After visiting several of the websites, continue your exploration by completing one or more of the following projects or activities:
Complete A Peacemaker WebQuest. Follow or adapt the procedures found at one of the following webQuest sites:
1) Cooperation and Conflict by B. Jones
2) Middle East Peace WebQuest (Grade 7)
3) Peace: Walk a Mile in His Shoes (Grades 6-8) by E. Lindquist
4) Peace and Understanding (Grades 9-12) by P. Hodges and E. Marion
5) Searching For Common Ground WebQuest - The Middle East Peace Process: Israel- Palestinians (Grades 8 and Above) by by M. Greenberg
6) Peace in the Middle East?
7) Quest for Peace and Diplomacy (Grades 6-12) by F. Sheikh
Create A Picture of Peace. Create a drawing that represents your vision for peace. Afterwards, visit the United Nations Exhibit: Pictures of Peace.
Fold A Paper Peace Crane. You can follow the directions and pictures that you find at How to Get the Paper Crane and Folding Paper Cranes.
Write A Poem About Peace. You can find lots of information about poetry and writing poetry at another eduScapes 42eXplore project: Poetry for Kids. Share your completed poem(s).
Complete A Peace Poster. Display a message of peace. Design and create a peace poster. Exhibit your finished poster sending out your own personal message for peace.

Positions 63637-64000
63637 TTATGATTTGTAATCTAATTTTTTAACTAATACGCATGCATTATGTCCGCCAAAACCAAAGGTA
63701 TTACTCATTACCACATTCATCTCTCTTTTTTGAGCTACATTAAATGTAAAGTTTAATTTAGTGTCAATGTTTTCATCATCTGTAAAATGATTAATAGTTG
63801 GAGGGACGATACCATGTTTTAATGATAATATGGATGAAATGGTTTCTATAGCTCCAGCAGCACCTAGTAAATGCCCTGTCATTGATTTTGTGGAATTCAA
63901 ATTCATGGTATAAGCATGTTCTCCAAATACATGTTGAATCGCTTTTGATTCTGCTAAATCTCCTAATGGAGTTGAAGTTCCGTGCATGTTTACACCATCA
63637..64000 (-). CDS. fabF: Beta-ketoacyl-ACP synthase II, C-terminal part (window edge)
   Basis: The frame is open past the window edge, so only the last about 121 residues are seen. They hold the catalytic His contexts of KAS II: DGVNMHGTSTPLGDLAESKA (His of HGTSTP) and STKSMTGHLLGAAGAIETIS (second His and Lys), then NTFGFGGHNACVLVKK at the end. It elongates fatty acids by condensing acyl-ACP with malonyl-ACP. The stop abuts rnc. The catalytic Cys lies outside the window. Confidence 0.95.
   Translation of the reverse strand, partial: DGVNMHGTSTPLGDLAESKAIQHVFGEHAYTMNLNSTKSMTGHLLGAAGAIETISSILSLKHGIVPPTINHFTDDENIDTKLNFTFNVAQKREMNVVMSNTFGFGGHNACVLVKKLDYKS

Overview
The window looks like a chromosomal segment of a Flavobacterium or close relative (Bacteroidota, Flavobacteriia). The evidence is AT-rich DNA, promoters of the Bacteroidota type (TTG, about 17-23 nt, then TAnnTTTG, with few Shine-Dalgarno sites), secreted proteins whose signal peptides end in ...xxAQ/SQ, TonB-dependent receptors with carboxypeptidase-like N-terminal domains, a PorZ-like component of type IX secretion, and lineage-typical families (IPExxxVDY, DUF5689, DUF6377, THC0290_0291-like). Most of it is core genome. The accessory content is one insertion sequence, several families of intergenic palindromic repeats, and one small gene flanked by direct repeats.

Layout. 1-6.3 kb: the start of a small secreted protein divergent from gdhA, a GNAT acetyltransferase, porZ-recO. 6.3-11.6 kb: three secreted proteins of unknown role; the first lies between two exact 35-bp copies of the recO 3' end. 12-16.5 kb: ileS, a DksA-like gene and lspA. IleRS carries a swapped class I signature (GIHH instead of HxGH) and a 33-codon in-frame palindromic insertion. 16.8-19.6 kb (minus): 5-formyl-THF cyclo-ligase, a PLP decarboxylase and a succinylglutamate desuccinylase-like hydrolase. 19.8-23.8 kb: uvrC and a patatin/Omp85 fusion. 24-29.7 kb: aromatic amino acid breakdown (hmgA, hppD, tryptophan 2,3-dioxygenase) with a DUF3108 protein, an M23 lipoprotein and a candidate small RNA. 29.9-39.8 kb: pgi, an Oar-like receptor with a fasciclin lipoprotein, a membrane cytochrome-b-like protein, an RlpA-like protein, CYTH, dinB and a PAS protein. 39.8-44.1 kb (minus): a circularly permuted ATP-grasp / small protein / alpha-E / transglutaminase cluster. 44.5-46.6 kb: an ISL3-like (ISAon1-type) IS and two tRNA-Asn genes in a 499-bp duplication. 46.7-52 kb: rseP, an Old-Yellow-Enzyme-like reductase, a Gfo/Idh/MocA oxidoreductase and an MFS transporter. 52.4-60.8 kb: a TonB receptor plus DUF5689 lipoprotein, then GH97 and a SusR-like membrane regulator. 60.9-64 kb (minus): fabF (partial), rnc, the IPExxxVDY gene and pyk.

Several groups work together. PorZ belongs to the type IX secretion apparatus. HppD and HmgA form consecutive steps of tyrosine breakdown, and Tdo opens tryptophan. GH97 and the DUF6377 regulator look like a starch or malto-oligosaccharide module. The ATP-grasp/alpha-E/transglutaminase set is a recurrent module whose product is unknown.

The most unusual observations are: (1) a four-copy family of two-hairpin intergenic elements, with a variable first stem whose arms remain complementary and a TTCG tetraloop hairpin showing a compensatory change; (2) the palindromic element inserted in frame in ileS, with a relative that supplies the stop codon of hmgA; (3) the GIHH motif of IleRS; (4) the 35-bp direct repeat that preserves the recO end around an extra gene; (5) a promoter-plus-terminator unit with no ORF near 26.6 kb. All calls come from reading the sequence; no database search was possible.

What Are the Characteristics of a Peacemaker? Examine several of the websites found at Biographies of Peacemakers. Also consider any other persons that you view as being a peacemaker. Identify their most important characteristics.
Identify Your 'Top-ten' Peacemakers. Many of the websites identify persons that someone has judged to be a peacemaker. You will probably find some people that for one reason or another, you do not personally agree. Therefore, you should identify your own top-ten peacemakers and explain why they deserve such a title.
What are the Strategies for Peacemaking? Identify the techniques that can be used to settle a dispute. Put together a multimedia presentation that explains each process and provide some examples of how they can be used in everyday life.
Debate World Peace. Consider, 'Is World Peace Possible?' What factors are involved? What needs to occur, and what must be changed? Do you think that it will ever happen?